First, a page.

Halfway toward the doors, we heard the rustling again, but this time I found the source almost at once. Curved dead leaves like an infestation of hard-shelled brown beetles skittering this way and that, twists of foil and scraps of cellophane spraying up as bright as hot sparks in the reflected flashlight, brittle sheets of crumpled notepad paper crackling, rusted bottle caps clicking-clinking: All were lashed into action by the scrabbling feet and the scaly whipping tails of a flurry of rats. There might have been eight, ten, twelve of the foot-long specimens with coarse brown coats and bristling whiskers and long pale toes. Their eyes were black beads that flared red when the white light caught them at a certain angle, and though the pack curved past us, I felt that I was the primary object of their attention, every ratty stare meeting mine before they swarmed away toward the back of the building, perhaps enticed here by the scent of blood, confused about the source until the metal door had stood open long enough to allow the odor of carnage to rise from the basement.

The moment wasn’t melodramatic. I didn’t expect them to attack. They were rats, not wolves. But the sight of them oppressed me. Death was always terrible, even when the dead were people who had served as agents of pain and ruin all their lives, but death was made worse by the consideration of these omnivores descending upon the murdered pair. Bodies are in a sense sacred, having been the vessels that carried souls through the world, and that they should ever become mere carrion sickens me.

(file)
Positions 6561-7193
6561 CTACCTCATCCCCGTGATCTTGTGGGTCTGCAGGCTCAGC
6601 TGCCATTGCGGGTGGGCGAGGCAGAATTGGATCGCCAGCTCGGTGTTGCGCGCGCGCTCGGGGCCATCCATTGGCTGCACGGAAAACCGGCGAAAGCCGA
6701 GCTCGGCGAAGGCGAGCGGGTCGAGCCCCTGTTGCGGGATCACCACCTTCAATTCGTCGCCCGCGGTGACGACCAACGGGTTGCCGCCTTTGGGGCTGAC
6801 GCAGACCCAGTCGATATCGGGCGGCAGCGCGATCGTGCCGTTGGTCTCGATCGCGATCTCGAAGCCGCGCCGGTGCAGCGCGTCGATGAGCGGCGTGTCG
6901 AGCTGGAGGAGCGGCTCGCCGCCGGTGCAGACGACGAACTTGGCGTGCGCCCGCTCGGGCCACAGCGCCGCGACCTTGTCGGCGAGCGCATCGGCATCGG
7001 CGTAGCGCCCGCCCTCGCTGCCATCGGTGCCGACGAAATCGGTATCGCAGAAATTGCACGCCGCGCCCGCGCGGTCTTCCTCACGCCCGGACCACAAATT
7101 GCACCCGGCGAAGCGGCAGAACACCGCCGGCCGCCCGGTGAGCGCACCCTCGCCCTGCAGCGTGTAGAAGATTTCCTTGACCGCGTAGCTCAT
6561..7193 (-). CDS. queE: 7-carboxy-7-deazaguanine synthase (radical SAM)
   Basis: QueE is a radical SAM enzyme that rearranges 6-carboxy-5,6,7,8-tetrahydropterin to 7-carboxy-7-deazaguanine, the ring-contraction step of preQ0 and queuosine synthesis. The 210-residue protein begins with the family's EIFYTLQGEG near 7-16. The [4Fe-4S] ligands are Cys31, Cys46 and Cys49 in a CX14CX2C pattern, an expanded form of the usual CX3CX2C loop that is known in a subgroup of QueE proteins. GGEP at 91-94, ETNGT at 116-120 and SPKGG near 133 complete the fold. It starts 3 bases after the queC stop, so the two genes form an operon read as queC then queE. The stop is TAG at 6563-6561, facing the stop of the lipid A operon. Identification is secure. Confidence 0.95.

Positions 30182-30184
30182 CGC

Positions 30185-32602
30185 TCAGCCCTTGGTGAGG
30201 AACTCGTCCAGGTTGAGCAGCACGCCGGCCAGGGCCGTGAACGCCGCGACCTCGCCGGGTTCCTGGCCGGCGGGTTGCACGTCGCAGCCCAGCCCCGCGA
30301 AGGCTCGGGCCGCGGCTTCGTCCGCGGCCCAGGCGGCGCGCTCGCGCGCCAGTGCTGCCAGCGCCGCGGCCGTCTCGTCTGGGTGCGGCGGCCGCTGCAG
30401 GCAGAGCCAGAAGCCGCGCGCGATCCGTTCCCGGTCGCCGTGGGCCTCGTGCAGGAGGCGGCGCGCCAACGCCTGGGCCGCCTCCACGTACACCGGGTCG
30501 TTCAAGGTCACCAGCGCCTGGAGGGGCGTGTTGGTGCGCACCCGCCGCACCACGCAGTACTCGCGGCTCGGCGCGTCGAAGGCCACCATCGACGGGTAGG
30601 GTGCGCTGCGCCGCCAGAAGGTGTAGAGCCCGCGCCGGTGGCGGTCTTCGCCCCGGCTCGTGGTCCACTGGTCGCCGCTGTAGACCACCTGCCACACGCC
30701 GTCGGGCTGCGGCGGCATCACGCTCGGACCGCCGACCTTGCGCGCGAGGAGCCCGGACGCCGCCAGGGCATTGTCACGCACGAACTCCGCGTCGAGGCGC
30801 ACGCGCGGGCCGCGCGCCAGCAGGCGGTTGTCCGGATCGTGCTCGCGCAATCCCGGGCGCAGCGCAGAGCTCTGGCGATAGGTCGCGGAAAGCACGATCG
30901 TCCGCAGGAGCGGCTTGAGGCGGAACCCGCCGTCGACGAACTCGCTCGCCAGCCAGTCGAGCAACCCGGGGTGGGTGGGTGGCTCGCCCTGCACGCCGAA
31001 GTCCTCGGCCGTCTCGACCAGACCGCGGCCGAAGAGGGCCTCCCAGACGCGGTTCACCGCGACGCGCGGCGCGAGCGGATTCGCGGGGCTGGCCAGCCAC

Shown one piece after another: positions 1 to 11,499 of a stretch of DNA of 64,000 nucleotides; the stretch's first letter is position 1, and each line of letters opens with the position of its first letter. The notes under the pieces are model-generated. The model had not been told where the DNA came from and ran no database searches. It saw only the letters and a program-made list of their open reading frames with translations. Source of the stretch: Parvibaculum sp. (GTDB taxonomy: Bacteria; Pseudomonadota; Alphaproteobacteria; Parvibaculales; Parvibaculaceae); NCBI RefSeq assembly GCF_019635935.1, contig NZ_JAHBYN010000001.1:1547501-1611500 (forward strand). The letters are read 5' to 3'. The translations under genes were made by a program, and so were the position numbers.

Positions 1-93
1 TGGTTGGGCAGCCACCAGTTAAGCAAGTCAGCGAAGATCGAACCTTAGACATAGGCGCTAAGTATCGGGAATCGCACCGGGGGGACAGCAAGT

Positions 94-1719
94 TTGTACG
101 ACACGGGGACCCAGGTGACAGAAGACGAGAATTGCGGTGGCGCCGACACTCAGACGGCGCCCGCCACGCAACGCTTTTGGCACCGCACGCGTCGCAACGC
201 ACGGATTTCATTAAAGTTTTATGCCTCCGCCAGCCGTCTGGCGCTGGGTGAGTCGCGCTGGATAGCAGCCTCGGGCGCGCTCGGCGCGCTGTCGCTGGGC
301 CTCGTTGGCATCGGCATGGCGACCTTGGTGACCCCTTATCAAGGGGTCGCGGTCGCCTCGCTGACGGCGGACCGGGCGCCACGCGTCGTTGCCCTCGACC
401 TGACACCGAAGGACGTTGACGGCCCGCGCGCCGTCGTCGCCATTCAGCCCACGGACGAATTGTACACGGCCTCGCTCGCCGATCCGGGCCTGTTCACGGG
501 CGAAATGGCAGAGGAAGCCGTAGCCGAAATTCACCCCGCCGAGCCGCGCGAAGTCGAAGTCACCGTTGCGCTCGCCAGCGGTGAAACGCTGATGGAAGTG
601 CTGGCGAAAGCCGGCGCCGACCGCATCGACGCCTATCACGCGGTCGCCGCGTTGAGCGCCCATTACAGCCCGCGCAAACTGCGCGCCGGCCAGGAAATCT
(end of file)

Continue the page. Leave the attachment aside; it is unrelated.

Mrs. Fischer and I hurried out of the abandoned building, into the late-afternoon light, which was too cool to melt away the chill that prickled through me.

She said she’d drive, and that was all right with me because I felt that we weren’t yet done in Barstow. I sensed that the cowboy had been somewhere else in town, no doubt before he came here to collect the children. I was hoping psychic magnetism could lead me not yet to where my quarry was this moment, but first to where he had been earlier, which required a concentration that wouldn’t be possible if I were driving.

In the limousine once more, I considered using the disposable cell phone to call the police and report the bodies in the factory basement. I hoped to foil the rats before they feasted.

But during the past few years, the government had spent many billions to develop systems that could capture from the ether every one of the hundreds of millions of daily phone calls and e-mails sent in this country, store them, and conduct high-speed analysis of that data with enormous arrays of supercomputers. In addition, every smartphone was now a GPS by which they could track you if they wanted to, even when the phone was switched off.

My phone was far from smart, but I suspected that if I called the police, they would at once have my position. And maybe they could electronically tag even this dumb phone, so that they would know everywhere I went from this point forward.

I didn’t dare reveal myself to the police if I were to be free to find the children and rescue them. Although I had not always saved everyone whom I tried to help, I nevertheless felt certain that, even as flawed as I was, I would be more likely to pull those three kids from the pending fire alone than with even well-meaning policemen kibitzing my every move. Besides, they were certain to regard my claims of paranormal talents as delusional. I might be committed to a psychiatric ward on a temporary hold, and the children would be torched days before I was released.